Bluefield Daily Telegraph, Bluefield, WV

Local News

December 21, 2013

BAT facility now open on John Nash Blvd.

BLUEFIELD — A relatively large group of local, state and national public officials gathered on Friday to celebrate the ribbon-cutting ceremony for the new, $3.9 million Bluefield Area Transit Operations Facility located on John Nash Boulevard near Exit 1 off I-77. The event marks a watershed moment in the 95-year history of public transportation on the region.

“My only regret is that we couldn’t mount a BAT light on the top of the facility for all to see,” Susan L. O’Connell, executive director of the West Virginia Division of Public Transit said at the conclusion of her remarks prior to the ribbon cutting. O’Connell said that she rode the public bus to a Greyhound station to travel to her home when she was a student at Concord (now) University. She said she can recall shopping in downtown Bluefield, and added that the first date she had with the man who would become her husband of 40 years, was at Mitchell Stadium.

“I have a real personal connection with the public transit in this case,” she said. In addition to pointing out how the new facility will serve the Bluefield Area Transit, or the “BAT” system as it is called locally, she added that: “The Division plans to use the training room here.”

All of the speakers pointed with pride to the significance of the facility’s opening. “In today’s economy, our national commitment to public transit is more critical than ever,” U.S. Rep. Nick Rahall, D-W.Va., said. “With each passing second, the global economy becomes more competitive, the world marketplace more challenging,” he said. “With a national price tag of $78 billion in unmet public transit needs alone, one thing is clear to all of us: States and localities cannot make these investments on their own. A strong federal commitment to assisting transit, roads and bridges spells one word crystal clear — jobs.”

Rahall said that when he went to Congress, he asked for a seat on the House Transportation and Infrastructure Committee, and that he is now the senior Democrat on that committee. “Our nation’s federal transportation programs are set to expire next Sept. 30,” he said. “Congress must begin crafting a long-term, fully funded, comprehensive transportation bill.”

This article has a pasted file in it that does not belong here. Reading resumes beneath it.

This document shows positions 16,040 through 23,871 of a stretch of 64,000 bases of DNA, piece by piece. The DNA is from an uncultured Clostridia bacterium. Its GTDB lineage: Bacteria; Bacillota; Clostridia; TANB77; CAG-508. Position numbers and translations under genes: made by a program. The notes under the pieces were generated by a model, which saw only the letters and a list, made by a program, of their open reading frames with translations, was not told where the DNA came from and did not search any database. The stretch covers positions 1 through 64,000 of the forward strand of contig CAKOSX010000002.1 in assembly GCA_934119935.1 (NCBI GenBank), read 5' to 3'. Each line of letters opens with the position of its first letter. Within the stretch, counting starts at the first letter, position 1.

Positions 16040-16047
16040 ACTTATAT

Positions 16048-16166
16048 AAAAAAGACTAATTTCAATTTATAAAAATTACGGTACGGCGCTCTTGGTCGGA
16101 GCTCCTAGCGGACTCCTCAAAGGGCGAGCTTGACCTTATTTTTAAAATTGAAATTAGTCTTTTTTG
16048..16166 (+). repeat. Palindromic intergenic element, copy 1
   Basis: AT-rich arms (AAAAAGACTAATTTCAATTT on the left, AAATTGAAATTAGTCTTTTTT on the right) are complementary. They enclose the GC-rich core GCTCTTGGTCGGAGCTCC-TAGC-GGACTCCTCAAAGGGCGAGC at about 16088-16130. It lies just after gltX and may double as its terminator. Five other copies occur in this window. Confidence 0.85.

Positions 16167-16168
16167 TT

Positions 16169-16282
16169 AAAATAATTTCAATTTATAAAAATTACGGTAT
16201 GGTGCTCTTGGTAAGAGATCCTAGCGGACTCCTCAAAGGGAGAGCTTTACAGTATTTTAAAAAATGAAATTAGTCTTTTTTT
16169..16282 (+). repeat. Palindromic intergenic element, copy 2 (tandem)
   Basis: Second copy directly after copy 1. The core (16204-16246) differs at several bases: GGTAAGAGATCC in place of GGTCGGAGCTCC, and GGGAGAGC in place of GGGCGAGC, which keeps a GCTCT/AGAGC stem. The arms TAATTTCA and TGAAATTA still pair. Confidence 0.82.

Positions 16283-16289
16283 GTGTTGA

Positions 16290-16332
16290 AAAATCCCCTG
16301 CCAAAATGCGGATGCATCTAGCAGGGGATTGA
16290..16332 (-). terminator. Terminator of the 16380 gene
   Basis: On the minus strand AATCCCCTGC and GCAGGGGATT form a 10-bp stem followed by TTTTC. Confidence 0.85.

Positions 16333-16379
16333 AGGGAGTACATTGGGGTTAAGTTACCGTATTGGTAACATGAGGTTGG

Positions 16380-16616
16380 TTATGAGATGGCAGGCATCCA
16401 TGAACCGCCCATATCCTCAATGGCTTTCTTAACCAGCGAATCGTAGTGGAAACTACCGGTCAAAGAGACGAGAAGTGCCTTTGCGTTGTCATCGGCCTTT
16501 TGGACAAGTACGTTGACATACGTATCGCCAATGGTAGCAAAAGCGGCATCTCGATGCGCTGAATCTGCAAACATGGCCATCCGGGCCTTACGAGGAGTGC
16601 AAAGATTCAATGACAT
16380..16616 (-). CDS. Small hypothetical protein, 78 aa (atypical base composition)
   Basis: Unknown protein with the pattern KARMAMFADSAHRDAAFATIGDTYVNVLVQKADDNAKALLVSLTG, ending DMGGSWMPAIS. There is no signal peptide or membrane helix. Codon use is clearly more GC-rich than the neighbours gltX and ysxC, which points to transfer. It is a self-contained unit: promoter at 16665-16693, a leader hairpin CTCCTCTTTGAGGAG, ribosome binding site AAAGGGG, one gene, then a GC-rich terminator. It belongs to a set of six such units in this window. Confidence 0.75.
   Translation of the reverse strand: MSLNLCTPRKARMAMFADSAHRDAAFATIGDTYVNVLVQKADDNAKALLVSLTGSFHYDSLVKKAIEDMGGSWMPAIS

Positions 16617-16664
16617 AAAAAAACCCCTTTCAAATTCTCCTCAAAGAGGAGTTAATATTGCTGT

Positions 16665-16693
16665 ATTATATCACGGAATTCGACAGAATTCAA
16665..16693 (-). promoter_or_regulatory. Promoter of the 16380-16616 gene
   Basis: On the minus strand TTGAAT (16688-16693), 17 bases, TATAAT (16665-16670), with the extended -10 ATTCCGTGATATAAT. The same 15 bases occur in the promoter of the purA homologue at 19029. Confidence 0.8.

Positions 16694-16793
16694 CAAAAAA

Paul A. Mattox Jr., secretary of the West Virginia Department of Transportation and commissioner of the Division of Highways said that there are “key benefits to improving rural and urban public transportation.” He said that a transportation network provides people with a “bridge” to meet their needs. He expressed thanks to everyone who worked to see the BAT facility become reality.

“You all are keeping public transit alive and well in West Virginia,” he said.

Bluefield Mayor Tom Cole said that it was fitting that he is serving as mayor at the important ceremony, because his father, Paul Cole, who also attended the ceremony, was mayor in 1991 when the Gateway Regional Transit Authority dissolved and the Bluefield Board of Directors assumed operations of a new entity called the Bluefield Transit Authority.

Cole expressed his appreciation to Patrick McKinney who has headed up the BAT operations for the past 21 years. “Patrick’s leadership with the Bluefield Area Transit System is phenomenal,” Cole said. “Patrick has done an outstanding job. He is a great asset to this organization.”

Cole also expressed the city’s pride in the fact that the facility is located on John Nash Boulevard. “Hopefully, this could be the start of development at Exit 1,” he said.

Welch Mayor Reba Honaker said that people at city hall in Welch are excited when “the BAT bus,” arrives. “We get calls at city hall asking for the BAT bus. It’s a great resource for Mercer and McDowell County. This is a growing transit service.”

Mary Jackson, visiting instructor Bluefield State College, humanities, School of Arts and Science sang the National Anthem, Jim Ferguson, Bluefield city manager led the Pledge of Allegiance, and the Reverend Garry Moore, pastor of Scott Street Baptist Church offered the invocation. A reception followed the ceremony.

— Contact Bill Archer at

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